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Among the world’s most prestigious awards, the 2014 Nobel Prizes in physics, chemistry, medicine, literature, and peace were announced last week.. (The Prize for economic sciences will be announced on Monday, October 13.) Perhaps the most anticipated Nobel, the Peace Prize, was awarded to Kailash Satyarthi andMalala Yousafzay “for their struggle against the suppression of children and young people and for the right of all children to education".
The Nobel Peace Prize justifiably garners a lot of attention. Who would not want to be recognized for promoting peace or fighting for a greater good? Remarkably, Yousafzay is only 17. She is now history’s youngest Nobel Laureate. Most Nobel Laureates work a lifetime before earning their Prize. The scientists who win Nobel Prizes in chemistry, physics, and medicine are often men and women whose decades of quiet work in a lab produced discoveries that have changed our lives yet they receive little public recognition. That is definitely the case this year for Isamu Akasaki,Hiroshi Amano and Shuji Nakamura. The trio, whom most of us have never heard of, were awarded the Nobel Prize in Physics "for the invention of efficient blue light-emitting diodes which has enabled bright and energy-saving white light sources". Their discovery powers our digital world. Learn why light-emitting diodes are a big, bright idea.
What’s So Special about LED Lights?—
In the beginning, there was fire, and candles lit the darkness. Then, there was the incandescent light bulb, the light bulb Edison is famous for, the light bulb that burned your fingertips if you tried to change it before it cooled, the very symbol of inspiration and scientific discovery. Incandescent bulbs work, and become hot, because the light is generated by heat. Incandescent bulbs are very inefficient; less than 10% of the energy is converted to light.
Next came fluorescent light bulbs. These bulbs are more energy efficient because they create light differently. But, both incandescent and fluorescent bulbs stop working and need to be changed frequently. And, while fluorescent bulbs are more energy efficient, the small amounts of mercury they require make them unsafe for landfills.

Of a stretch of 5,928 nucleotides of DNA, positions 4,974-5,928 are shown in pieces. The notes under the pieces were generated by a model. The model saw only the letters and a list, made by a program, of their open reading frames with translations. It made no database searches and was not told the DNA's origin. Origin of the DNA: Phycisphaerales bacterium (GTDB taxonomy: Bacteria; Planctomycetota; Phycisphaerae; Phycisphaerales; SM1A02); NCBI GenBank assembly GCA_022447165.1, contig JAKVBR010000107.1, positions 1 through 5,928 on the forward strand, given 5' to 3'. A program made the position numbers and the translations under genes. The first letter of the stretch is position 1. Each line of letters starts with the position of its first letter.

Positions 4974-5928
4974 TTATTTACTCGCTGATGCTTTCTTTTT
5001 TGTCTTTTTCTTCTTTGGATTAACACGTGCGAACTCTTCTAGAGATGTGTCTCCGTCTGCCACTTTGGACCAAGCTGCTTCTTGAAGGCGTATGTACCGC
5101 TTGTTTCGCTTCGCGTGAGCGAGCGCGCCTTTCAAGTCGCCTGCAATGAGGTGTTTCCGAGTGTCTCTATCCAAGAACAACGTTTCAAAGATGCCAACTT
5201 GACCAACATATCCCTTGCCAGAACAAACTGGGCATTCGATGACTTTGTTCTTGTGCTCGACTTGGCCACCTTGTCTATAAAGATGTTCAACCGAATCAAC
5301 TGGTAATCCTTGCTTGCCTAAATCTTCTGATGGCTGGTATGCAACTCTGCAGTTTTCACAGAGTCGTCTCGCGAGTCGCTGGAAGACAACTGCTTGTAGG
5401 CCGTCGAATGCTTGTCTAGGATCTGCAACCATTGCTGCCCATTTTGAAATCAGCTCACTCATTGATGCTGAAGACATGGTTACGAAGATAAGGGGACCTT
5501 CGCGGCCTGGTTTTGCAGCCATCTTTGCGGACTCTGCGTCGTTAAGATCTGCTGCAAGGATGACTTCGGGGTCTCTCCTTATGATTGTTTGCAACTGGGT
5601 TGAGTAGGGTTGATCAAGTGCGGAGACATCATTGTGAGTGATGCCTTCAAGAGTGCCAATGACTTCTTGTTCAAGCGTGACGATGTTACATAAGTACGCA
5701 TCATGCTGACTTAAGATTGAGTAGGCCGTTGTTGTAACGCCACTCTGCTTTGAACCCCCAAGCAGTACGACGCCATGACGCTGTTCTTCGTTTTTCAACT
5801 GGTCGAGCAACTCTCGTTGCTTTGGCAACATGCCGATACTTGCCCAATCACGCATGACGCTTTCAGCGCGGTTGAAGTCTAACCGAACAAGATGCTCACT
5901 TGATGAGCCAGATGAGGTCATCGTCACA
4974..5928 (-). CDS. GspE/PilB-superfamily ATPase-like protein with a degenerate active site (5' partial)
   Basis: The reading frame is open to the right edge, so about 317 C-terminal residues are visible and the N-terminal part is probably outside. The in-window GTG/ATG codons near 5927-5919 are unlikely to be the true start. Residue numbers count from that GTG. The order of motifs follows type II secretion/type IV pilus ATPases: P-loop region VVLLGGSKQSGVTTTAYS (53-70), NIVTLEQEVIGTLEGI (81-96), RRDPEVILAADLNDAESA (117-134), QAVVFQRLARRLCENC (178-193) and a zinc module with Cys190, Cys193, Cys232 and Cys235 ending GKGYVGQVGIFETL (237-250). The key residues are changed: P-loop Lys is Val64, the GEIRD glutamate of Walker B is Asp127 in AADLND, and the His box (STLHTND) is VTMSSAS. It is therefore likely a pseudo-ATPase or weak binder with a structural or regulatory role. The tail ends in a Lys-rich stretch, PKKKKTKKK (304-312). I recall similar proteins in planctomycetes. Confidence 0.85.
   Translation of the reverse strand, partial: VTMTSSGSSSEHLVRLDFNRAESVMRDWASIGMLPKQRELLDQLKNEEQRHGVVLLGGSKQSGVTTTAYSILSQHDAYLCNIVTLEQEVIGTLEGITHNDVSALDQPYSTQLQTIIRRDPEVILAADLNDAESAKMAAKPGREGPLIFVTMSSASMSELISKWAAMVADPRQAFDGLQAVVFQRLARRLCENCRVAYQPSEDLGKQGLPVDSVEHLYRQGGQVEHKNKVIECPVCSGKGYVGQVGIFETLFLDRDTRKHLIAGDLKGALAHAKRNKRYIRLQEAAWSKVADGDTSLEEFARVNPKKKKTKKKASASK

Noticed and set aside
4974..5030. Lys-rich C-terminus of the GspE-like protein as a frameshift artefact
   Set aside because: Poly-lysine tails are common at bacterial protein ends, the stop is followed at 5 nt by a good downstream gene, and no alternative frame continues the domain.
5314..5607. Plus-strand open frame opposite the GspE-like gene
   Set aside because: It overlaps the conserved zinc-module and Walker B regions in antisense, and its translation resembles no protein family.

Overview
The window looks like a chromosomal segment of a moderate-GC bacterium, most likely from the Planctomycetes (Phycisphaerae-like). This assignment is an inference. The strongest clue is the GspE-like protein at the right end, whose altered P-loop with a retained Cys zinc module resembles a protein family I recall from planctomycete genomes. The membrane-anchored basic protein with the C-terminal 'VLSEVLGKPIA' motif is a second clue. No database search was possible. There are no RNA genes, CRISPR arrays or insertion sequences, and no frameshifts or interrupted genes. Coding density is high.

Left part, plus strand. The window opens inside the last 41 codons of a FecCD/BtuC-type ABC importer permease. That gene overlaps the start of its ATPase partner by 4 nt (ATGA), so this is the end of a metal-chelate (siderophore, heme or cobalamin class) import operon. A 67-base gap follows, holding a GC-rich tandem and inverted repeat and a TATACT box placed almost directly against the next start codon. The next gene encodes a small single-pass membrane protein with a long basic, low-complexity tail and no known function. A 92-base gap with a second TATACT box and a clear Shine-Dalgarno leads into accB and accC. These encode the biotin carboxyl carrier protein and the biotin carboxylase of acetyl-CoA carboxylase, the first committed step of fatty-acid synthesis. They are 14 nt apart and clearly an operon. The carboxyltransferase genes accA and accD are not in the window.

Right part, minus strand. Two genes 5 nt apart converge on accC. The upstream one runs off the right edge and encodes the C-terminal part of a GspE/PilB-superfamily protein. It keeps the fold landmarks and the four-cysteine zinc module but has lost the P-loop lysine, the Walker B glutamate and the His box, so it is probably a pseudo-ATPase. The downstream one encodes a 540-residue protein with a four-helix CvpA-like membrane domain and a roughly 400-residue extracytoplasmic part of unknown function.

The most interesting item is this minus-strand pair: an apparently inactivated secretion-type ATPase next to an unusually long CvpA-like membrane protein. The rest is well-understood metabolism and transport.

Light-emitting diodes, aka LED lights, are the latest lighting innovation. They join incandescent and fluorescent bulbs to offer consumers three lighting options. LED light is different than earlier bulbs and offers several benefits over earlier light sources.
LED lights are more than a new light bulb. LED light represents a revolution in lighting. Read the Christian Science Monitor article, How LEDs change the world, and watch the short accompanying video to understand why LEDs are revolutionary and how the Nobel winners’ research contributed to them. LED lights are the light of the future. They are in everything from street lights to stadiums, smart phones to flat screens.
Science of LED lights—
So, how do light-emitting diodes work? Visit the website for Royal Philips, the lighting company (among other industries) for a graphic that shows the anatomy of the LED light. Explore the interactive feature at the bottom of the page (click on the right triangle) to learn more about how LEDs work, and a timeline of their invention.
You may have noticed Shuji Nakamura, one of the three Nobel winners’ name, mentioned toward the end of the Philips interactive. His work on blue light-emitting diodes was the missing piece that made white LED lights possible. Read the Nobel site article, Blue LEDs filling the world with new light, for a more detailed explanation of how LEDs work. Learn too what Nakamura, Akasaki, and Amano discovered, and why their research defied tradition and relied on persistence.
Finally, learn more about the three latest Nobel Laureates in Physics. Read the curriculum vitaes for Nagoya University professors Isamu Akasaki and Hiroshi Amano, and U.C. Santa Barbara Professor Shuji Nakamura. Watch the celebration ceremony held last week at U.C. Santa Barbara in order to hear Professor Nakamura speak about how he hopes this research will be applied.